28. Ozata M, Yildirimkaya M, Bulur M, et al. Effects of gonadotropin and testosterone treatments on Lipoprotein(a), high density lipoprotein particles, and other lipoprotein levels in male hypogonadism. J Clin Endocrinol Metab 1996;81(9):3372-8.
29. Morales AJ, Nolan JJ, Nelson JC, et al. Effects of replacement dose of dehydroepiandrosterone in men and women of advancing age. J Clin Endocrinol Metab 1994;78(6):1360-7.
30. Gaspard UJ. Evaluation of the cardiovascular impact of hormonal replacement therapy in menopausal women. J Gynecol Obstet Biol Reprod (Paris) 1996;25(7):671-6.
31. Brochier ML, Arwidson P. Coronary heart disease risk factors in women. Eur Heart J 1998;19 Suppl A:A45-52.
32. Blakely JA. The heart and estrogen/progestin replacement study revisited: hormone replacement therapy produced net harm, consistent with the observational data. Arch Intern Med 2000;160(19):2897-900.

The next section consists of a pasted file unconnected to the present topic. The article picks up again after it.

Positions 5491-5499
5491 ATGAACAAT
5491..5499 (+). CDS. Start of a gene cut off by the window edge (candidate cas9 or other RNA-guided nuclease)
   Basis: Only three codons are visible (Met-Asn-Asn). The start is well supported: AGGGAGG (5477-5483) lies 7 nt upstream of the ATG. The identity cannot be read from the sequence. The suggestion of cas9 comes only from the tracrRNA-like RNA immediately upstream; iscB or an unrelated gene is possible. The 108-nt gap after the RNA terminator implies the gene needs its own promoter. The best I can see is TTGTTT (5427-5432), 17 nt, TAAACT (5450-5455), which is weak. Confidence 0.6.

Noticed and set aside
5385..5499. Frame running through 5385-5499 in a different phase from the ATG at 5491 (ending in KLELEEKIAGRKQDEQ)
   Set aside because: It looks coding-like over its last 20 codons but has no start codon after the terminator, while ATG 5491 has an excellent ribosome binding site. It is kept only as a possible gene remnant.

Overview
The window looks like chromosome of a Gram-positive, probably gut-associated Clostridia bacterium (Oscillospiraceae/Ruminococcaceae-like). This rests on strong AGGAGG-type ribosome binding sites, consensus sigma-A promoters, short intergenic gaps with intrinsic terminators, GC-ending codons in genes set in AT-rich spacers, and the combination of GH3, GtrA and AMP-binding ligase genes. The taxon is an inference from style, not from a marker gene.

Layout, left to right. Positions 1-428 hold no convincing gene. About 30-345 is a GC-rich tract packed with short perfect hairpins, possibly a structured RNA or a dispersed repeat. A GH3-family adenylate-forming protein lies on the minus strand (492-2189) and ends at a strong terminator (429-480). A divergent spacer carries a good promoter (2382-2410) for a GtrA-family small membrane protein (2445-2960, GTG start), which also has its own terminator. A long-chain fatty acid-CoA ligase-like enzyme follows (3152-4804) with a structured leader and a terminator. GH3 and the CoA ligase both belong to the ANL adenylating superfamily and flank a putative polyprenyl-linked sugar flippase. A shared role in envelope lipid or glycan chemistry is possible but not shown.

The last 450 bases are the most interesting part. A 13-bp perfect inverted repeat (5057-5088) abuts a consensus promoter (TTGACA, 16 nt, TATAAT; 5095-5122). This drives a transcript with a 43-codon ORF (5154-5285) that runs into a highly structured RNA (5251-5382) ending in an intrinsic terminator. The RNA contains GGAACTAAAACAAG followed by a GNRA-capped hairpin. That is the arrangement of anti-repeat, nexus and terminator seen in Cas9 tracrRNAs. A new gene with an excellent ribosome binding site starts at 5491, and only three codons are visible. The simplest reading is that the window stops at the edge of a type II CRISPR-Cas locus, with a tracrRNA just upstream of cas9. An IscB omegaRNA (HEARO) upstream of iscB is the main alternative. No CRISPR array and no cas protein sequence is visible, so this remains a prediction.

33. Erberich LC, Alcantara VM, Picheth G, et al. Hormone replacement therapy in postmenopausal women and its effects on plasma lipid levels. Clin Chem Lab Med 2002;40(5):446-51.
34. Grady D, Herrington D, Bittner V, et al. Cardiovascular disease outcomes during 6.8 years of hormone therapy: Heart and Estrogen/progestin Replacement Study follow-up (HERS II). JAMA 2002;288(1):49-57.
35. Dzugan, S.A., Smith, R.A. Broad spectrum restoration in natural steroid hormones as possible treatment for hypercholesterolemia. Bull Urg Rec Med 2002;3(2):278-84.
36. Dzugan, S.A., Smith, R.A. Hypercholesterolemia treatment: a new hypothesis or just an accident. Med Hypothesis 2002;59(6):751-6.
37. Parini P, Angelin B, Rudling M. Cholesterol and lipoprotein metabolism in aging: reversal of hypercholesterolemia by growth hormone treatment in old rats. Arterioscler Thromb Vasc Biol 1999;19(4):832-9.
38. Lee M-LT, Rosner BA, Weiss ST, et al. Predictors of Cardiovascular Death: The Normative Aging Study – 1963-1998. Clinical Geriatrics 1999;7(9): (www.mmhc.com/cg/articles/CG9909/lee.html).
39. Dzugan, S.A., Smith, R.A. Hypercholesterolemia treatment: a new hypothesis or just an accident. In: Conference of Anti-Aging Therapeutics for the Office-Based Physician & Health Practitioner. Fort Lauderdale, FL USA 2003:139-55.